By Airwaves writer Taylor Penwell
The dust from the summer program might be settling but if you are involved in a junior sailing summer program, you know that it requires year round attention.
Of course the best situation your club could be in is that the junior sailing director, head instructor or whoever runs the day-to-day operation of the sailing program, has done well and has agreed to come back for summer 2017.
If you aren’t lucky enough to have a person returning for the position, then it is time to start looking for the next candidate. Lets look at the possible timeline. If you listed the job posting the beginning of this November, it would take the hiring committee members a number of weeks to accept, review, interview and discuss the candidates. This process can done as quickly as a few weeks or can last months, often with the hiring committee left scrambling for a person when the summer program is about to start.
For this article we will say it will take two months to hire a suitable candidate for the job. Now it’s January of 2017. If the new leader is coming from outside the program, they’ll have to be brought up to speed on the program, its history, and how the basic operation has been running and their expectations for the next summer. Even if the person is being promoted from inside the program, they have to familiarize themselves with what is to be expected. No one can fully understand all the expectations until they day they take the position.
The director/head instructor’s next step after familiarizing themselves with the program is to staff their instructors and coaches. They should start by deciding whom from last year’s staff they would like to have for the next summer. This is where communication between the old director/head instructor and new one is important. They can discuss staff member’s strengths and weaknesses. Next, offers should be made to those staff members who will fit next year’s programs visions. It is imperative that these offers start to be sent as soon as can be. These offers should start being made in January.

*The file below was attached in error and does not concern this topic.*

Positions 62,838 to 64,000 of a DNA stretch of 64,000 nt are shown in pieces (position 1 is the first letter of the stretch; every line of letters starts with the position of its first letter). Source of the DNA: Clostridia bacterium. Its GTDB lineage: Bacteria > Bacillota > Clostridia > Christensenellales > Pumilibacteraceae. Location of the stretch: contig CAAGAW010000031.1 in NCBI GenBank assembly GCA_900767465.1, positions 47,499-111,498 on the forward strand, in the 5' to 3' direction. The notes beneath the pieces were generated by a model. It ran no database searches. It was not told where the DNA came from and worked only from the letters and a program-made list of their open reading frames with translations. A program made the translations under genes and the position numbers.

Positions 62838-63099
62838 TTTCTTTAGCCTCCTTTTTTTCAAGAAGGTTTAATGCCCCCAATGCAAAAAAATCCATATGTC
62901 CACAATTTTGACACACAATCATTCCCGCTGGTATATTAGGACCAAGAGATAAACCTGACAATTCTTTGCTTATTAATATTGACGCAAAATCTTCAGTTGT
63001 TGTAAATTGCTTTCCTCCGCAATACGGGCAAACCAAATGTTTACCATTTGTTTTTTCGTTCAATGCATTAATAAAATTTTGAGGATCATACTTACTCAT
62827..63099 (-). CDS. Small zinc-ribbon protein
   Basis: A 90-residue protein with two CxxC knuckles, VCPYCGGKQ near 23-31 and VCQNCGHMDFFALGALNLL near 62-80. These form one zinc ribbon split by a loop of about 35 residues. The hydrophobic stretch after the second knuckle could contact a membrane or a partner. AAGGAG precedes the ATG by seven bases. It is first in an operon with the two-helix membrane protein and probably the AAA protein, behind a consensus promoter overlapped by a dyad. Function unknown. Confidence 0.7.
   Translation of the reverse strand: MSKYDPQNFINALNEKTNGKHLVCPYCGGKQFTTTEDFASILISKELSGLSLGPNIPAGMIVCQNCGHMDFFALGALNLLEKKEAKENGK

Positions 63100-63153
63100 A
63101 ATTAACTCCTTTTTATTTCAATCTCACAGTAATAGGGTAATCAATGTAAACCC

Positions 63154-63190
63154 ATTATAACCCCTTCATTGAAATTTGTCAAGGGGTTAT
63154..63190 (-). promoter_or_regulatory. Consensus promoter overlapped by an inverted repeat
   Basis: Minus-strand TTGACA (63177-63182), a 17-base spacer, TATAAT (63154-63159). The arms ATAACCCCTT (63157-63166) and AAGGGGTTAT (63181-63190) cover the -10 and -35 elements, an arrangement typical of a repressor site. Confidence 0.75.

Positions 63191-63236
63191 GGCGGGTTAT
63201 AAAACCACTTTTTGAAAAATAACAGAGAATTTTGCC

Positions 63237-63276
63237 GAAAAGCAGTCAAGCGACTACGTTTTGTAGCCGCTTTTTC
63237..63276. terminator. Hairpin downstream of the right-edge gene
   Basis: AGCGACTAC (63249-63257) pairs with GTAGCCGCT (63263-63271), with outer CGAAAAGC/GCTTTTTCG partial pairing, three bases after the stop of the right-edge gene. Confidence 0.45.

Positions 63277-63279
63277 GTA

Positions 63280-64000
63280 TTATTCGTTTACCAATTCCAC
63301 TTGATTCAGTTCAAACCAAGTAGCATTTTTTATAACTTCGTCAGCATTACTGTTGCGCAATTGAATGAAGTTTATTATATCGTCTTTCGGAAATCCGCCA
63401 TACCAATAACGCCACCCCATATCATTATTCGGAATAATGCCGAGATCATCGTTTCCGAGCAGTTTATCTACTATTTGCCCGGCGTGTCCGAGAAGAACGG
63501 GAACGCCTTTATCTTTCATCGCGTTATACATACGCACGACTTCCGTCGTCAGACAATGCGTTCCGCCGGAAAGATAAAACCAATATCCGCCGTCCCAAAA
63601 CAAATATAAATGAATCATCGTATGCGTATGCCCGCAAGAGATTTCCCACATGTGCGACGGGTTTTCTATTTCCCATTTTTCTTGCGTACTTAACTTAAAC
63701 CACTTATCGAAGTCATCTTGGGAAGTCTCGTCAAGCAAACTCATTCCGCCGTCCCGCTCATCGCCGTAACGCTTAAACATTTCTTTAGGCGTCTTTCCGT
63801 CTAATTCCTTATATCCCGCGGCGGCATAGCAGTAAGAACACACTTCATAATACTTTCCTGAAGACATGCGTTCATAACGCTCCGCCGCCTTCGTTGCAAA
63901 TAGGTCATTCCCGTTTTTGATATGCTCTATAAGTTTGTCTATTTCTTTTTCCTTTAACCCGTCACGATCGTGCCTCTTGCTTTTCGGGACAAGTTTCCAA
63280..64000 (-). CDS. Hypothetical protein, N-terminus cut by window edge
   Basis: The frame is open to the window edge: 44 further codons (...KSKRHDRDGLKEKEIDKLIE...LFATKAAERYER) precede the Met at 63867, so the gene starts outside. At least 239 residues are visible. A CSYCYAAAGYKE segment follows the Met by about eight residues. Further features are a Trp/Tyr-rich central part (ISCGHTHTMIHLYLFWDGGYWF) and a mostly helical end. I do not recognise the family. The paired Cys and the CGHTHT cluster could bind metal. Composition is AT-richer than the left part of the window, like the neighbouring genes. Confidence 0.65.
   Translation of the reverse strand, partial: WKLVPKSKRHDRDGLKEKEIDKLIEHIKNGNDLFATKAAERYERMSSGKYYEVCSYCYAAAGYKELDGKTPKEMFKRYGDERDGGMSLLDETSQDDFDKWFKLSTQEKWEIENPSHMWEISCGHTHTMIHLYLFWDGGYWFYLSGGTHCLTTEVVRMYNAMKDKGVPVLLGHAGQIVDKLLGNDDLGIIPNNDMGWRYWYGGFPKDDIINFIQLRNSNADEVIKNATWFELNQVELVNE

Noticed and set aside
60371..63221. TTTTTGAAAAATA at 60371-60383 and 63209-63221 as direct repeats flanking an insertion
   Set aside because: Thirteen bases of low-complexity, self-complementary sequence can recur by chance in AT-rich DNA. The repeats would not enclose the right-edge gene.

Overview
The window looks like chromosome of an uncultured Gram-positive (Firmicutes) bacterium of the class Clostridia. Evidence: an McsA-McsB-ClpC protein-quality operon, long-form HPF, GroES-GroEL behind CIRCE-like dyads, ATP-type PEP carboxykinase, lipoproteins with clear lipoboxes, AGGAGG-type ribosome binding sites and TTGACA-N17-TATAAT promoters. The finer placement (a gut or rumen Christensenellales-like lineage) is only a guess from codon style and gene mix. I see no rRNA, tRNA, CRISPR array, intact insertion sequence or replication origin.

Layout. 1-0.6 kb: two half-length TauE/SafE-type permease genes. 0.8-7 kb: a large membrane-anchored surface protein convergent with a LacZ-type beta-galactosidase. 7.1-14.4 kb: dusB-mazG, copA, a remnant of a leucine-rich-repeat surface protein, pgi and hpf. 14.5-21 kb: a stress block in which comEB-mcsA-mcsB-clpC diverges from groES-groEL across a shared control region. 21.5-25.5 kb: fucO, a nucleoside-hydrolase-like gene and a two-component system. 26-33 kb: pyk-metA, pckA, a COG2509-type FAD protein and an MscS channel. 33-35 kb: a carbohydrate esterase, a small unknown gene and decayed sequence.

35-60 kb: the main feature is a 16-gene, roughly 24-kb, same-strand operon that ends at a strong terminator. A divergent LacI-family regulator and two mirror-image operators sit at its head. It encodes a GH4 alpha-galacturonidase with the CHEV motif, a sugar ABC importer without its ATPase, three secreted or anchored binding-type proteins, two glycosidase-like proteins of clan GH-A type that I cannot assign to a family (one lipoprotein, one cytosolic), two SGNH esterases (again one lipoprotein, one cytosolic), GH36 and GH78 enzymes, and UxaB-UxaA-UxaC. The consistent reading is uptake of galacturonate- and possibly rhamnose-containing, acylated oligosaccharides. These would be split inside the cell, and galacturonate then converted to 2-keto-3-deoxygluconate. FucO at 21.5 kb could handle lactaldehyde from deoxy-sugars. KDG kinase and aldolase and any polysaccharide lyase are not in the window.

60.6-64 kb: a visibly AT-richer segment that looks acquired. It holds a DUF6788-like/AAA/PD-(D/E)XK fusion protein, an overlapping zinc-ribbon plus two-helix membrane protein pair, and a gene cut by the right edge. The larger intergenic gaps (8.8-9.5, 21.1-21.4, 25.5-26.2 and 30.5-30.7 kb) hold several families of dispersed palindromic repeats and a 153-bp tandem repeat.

Most junior sailing programs staff consists of young members in high school, college, or recent college graduates. In my experience as a head instructor I have found two common problems when staffing the junior sailing program. The first problem is that candidates change their minds. People will often agree to the job only to back out when the summer is right around the corner. The second problem is that people have plans for their summers a long time in advance. This could include studying abroad, traveling or maybe working at a different yacht club and if that happens you are already too late!
When you start sending offers to potential returning staff members it is important to give them a deadline for when they need to decide if they want to return or not for the following summer. I recommend giving them four to six weeks to decide before you open up the position for new candidates. The four to six weeks shows your loyalty for current staff and is a sign of respect. If after the decision period is over, it is time to start sending offers to other candidates for the position. New staff candidates should be interviewed to see if they fit the program needs. They should be made offers and given the same timeline for making a decision.
It is never too early to have staffed your summer program. That is if you have the returning staff and new staff members you are satisfied with. Just like the saying goes, the earlier, the better. It will give you room to work with if the staff hiring process takes longer than expected, or like mentioned earlier, you have someone bail.
Remember to use Sail1Design for posting all job vacancies for your program! Sail1Design is the best place to list for all jobs concerning junior sailing. Sail1Design is also a great place to list your resume for programs and yacht clubs to search for needed candidates. http://sailingjobs.sail1design.com/
We also have a very deep and large RESUME DATABASE available!
Thanks for reading and happy hunting!
By Airwaves writer Taylor Penwell